Friday, May 28, 2010

Tracking Information

One thing I never fully appreciated before this job was the way specimens are labeled. Specimens may become dissociated from their original field labels; paper labels can be eaten by silverfish and bookworms; floods can make ink run; fires can destroy everything. I have become accustomed to a variety of different labeling techniques over the last four years, and today I want to share some of these.

Some times localities are written directly on specimens. A great thing about this method is that the locality information is retained even if the paper label is lost. One problem is that these types of things are often not very specific.
Take this coral for example. It is from Gothland (or Gotland). Gotland is an island off the coast of Sweden. It is particularly well known for its Silurian fossils. It is also over 3000 square kilometers.

Some times extensive information is inscribed directly on the fossil. This bivalve has been inscribed with its name, locality and provenance. All of this information is still legible too (which doesn't always happen when things are written in pencil).

Lesson to be learned to today: take copious notes. You may think it is too much information, but any clue can be helpful in determining where a fossil came from, and how it arrived at the museum. While writing on a specimen is often impossible, adding at least a town name (or an island) can be helpful in narrowing down the original locality. Write everything down in a notebook as well. When you donate your collection to the museum, give them your notebook too. We'll promise to keep it away from the book lice!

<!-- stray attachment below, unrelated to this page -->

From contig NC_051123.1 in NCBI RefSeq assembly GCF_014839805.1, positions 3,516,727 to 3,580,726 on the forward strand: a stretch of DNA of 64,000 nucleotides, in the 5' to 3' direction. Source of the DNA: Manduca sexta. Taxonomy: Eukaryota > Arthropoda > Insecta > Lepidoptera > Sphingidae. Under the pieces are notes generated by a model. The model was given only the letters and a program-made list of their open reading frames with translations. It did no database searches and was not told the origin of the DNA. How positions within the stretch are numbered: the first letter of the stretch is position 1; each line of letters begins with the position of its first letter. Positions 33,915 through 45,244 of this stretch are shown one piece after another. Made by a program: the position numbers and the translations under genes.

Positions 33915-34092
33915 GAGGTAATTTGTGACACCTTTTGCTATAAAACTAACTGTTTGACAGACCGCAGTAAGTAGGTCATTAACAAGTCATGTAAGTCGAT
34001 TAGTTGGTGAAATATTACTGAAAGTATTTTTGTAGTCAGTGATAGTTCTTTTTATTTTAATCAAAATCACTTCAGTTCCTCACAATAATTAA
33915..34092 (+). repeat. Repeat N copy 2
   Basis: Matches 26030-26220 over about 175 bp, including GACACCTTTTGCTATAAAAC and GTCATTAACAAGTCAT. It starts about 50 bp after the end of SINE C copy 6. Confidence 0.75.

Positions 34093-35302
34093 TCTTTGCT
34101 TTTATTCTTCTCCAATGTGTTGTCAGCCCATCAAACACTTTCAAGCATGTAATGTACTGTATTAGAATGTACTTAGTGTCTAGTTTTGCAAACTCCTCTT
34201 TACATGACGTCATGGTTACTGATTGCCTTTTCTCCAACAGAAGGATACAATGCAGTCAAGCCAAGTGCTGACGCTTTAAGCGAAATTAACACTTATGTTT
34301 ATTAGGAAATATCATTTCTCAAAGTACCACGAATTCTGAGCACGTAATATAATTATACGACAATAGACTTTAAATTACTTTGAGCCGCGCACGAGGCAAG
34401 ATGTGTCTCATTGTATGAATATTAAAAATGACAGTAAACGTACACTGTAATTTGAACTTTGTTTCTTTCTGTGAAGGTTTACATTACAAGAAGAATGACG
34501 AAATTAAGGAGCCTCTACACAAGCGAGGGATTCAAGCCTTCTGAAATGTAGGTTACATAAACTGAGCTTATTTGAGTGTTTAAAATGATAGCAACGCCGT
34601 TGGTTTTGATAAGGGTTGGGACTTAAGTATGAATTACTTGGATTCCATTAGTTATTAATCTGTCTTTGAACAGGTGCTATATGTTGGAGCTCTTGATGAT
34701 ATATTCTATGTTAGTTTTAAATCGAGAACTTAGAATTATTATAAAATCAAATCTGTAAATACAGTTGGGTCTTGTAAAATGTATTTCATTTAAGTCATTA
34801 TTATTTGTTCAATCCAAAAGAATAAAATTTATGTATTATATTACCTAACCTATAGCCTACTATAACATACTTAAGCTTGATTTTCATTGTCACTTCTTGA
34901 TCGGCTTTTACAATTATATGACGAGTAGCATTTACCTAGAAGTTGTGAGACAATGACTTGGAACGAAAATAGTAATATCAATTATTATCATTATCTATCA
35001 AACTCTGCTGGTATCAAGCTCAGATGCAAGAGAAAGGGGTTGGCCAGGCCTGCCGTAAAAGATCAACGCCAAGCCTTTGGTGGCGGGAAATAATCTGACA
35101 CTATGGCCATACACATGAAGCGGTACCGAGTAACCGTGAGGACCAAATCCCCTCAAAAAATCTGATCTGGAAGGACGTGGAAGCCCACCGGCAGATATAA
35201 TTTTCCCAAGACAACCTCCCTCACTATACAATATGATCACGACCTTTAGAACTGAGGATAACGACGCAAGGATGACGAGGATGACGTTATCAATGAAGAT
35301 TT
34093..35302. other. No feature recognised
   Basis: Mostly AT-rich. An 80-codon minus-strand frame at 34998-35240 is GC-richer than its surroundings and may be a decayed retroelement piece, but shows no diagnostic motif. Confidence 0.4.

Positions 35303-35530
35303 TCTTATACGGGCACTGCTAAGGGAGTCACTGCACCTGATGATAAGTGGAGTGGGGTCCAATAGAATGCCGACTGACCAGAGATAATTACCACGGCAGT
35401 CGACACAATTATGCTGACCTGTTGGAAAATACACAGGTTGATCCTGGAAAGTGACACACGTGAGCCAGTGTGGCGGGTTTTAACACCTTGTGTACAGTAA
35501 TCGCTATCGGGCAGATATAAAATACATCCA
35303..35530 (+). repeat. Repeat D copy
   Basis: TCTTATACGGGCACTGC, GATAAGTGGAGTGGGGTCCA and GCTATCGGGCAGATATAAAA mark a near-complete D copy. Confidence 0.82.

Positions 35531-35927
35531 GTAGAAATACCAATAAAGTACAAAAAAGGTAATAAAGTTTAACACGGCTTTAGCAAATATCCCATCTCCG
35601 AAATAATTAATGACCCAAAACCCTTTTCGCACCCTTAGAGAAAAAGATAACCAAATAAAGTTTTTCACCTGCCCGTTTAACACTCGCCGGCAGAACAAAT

Friday, May 21, 2010

Strophalosia tenuispina, my first photograph

I thought it fitting to begin this blog with one of my earliest specimens here at the Peabody Museum. This is the very first photograph of a brachiopod that I took. It was part of a three year NSF-funded project to digitize many of our specimens. This is a Strophalosia tenuispina from the Baral Nala, SW of Amb in the Salt Range Mountains of Pakistan. It is Permian in age. The strophalosiids were commonly attached to hard substrates, either by cementing one valve directly to the substrate or wrapping their spines around it.

Who I am and what I do

Following the lead of several colleagues here, the Division of Invertebrate Paleontology is starting a blog. Much like the Division of Vertebrate Zoology's fabulous blog (The Life You (And I) Never Knew) this blog will present a glimpse into the Division of Invertebrate Paleontology here at the Yale Peabody Museum. Our specimens are spread across three buildings and are categorized into three different collections. This blog will focus on our Systematic Collection with which I work most closely.